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Why Hosting an Olympic Competition in Tahiti Is a (Really) Bad Idea

Last year, the International Olympic Committee announced that the South Pacific island of Tahiti will host the two-day surfing competition for the 2024 Paris Summer Games. The site in question, Teahupo’o, is revered among surfers for the legendary speed and ferocity of its waves; it is equally venerated by locals for the abundant food it provides, the pristine clarity of the lagoon where families swim and its vibrant reefs.

Four surfers riding a wave side by side
Surfers riding a wave in Paea, Tahiti. Credit: Brigittebourger Brigitte Bourger via Wikimedia Commons

Now, the committee plans to install a 1,615 square-foot aluminum judging tower in the middle of this iconic reef. The structure will include more than 130 drill holes into the reef in order to lay a concrete foundation. The tower’s permanency, and the construction required, is liable to irrevocably damage the reef. It will also likely devastate the local marine ecosystem.

Biological oceanographer Ajit Subramaniam, who works at Columbia Climate School’s Lamont-Doherty Earth Observatory, voices concerns about the feasibility of any mitigation measures. Coral grows at about an average rate of one centimeter per year, he says, which means “planting new corals might take a while to build up to replace or make up for damages to the reef due to construction.” He questions why damage must be done to such a fragile ecosystem, especially when visitors to the Olympics are likely coming to Tahiti for its natural beauty as much as they are for the surfing competition.

Carly Kenkel, who is an assistant professor of biological science in marine and environmental biology at the University of Southern California, believes that the scale of the tower will require removing some coral from the site. Reefs are not 100% coral though; data shows that around 24% of Tahiti’s reef is coral cover. Coupled with the fact that average water temperatures in the area are 1-2 degrees Celsius higher than normal, any relocation projects must take special care to ensure the safety of what coral there is.

Plans to relocate some of the coral are reportedly underway, but with only six months until the opening ceremony, safely relocating over 1000 live corals (representing 24 distinct species) from the site is a daunting task. One estimate asserts that $1.3 million of ecosystem damage could ensue from the construction and implementation of the tower. In December, video footage surfaced of a construction barge tearing up the shallow reef with its propeller as it attempted to chart a safe path through the lagoon.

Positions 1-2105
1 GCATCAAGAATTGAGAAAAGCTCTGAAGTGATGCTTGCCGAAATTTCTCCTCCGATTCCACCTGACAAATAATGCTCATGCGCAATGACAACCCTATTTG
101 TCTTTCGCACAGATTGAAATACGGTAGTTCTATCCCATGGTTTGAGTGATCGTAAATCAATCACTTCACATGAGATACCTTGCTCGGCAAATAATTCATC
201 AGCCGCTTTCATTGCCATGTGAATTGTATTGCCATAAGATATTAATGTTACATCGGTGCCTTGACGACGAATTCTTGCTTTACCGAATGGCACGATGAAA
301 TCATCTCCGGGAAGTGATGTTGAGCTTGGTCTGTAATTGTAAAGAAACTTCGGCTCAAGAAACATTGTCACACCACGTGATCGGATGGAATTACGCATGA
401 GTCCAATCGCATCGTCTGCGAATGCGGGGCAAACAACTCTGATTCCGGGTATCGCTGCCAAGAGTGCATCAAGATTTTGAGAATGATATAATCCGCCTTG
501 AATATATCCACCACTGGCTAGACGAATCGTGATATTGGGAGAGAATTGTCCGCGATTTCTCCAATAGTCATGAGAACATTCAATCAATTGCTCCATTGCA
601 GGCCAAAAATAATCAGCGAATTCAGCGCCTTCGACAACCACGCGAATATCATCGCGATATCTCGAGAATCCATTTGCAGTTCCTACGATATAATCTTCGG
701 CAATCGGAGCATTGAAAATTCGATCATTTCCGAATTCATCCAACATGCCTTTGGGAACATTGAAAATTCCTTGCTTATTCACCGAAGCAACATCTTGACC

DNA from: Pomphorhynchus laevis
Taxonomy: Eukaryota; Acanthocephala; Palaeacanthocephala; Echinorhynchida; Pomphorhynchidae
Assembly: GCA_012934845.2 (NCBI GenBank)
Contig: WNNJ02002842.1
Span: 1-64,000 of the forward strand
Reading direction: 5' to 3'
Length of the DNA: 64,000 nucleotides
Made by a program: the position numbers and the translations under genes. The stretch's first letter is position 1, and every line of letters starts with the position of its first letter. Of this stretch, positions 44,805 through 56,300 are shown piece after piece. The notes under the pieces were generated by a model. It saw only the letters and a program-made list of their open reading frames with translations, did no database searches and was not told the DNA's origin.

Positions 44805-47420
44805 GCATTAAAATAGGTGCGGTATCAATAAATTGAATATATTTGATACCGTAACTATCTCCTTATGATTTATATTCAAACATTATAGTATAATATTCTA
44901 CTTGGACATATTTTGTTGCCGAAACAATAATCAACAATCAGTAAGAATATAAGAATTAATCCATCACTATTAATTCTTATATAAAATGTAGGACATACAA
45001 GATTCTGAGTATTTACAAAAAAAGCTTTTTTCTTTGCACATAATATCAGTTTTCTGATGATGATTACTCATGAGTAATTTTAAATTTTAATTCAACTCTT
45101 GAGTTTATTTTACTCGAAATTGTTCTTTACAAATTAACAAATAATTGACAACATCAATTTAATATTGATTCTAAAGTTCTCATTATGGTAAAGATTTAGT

“In this day and age, we cannot afford to lose coral by accident. This year is predicted to be a major bleaching year, so anything that imposes additional stress on the reef should be avoided, especially this year,” says Kenkel. 

Paris 2024 claims to emphasize sustainability, and their website cites a commitment to halving their emissions. They also say they will use existing or temporary venues for 95% of their events and that unavoidable emissions will be offset.

Beijing 2022 touted similarly lofty sustainability claims with its goal of 100% carbon-neutrality. Yet the massive amounts of artificial snow required for those Games utilized millions of gallons of water and potentially hazardous chemicals. Thousands of trees were uprooted to construct the ski center.

Cycle after cycle, the Olympics have claimed to be environmentally responsible, but have actually become less sustainable over time. The reasons for that are myriad, but two stand out as particularly notable.

First, there is the sheer scale of the event. Spectators, officials and athletes are flying in from all around the world. Despite the Games’ laudable commitment to 100% clean energy, the energy grid might prove deficient in some capacity. Some nations have not ruled out the possibility of flouting the 100% clean commitment in an effort to keep their athletes primed physically, should renewable energy prove insufficient in keeping them cool during the hottest time of the year.

The other problem is the Olympics’ focus on carbon reduction. Carbon reduction is important, but relying on offsets as a tool is problematic as they are notoriously difficult to track and quantify. And even if all the carbon emitted during the Games were truly offset, what about other ecological concerns? The outcry over the Tahitian tower is rooted not in carbon, but in ecology and tradition. 

Preserving our environment begins with not harming it in the first place. There are too many instances of nations with historically low emissions records bearing the brunt of what industrialized economies like France have wrought. A permanent installation for a two-day event is excessive for a Games committing itself to having a very small environmental impact.

The goals espoused by Paris 2024 are laudable. But they threaten to be undone if such a heavy mark is left on a pristine locale. Because in the end, long after the Games are over, it is the people who live around the lagoon who will have to look out day after day at that tower and be reminded of how their world has changed.

Greg Porter is a student in Columbia’s MPA in Environmental Science and Policy program, run jointly by the Climate School and the School of International and Public Affairs. He is passionate about coastal restoration and marine ecosystem preservation.

Views and opinions expressed here are those of the authors, and do not necessarily reflect the official position of the Columbia Climate School, Earth Institute or Columbia University.

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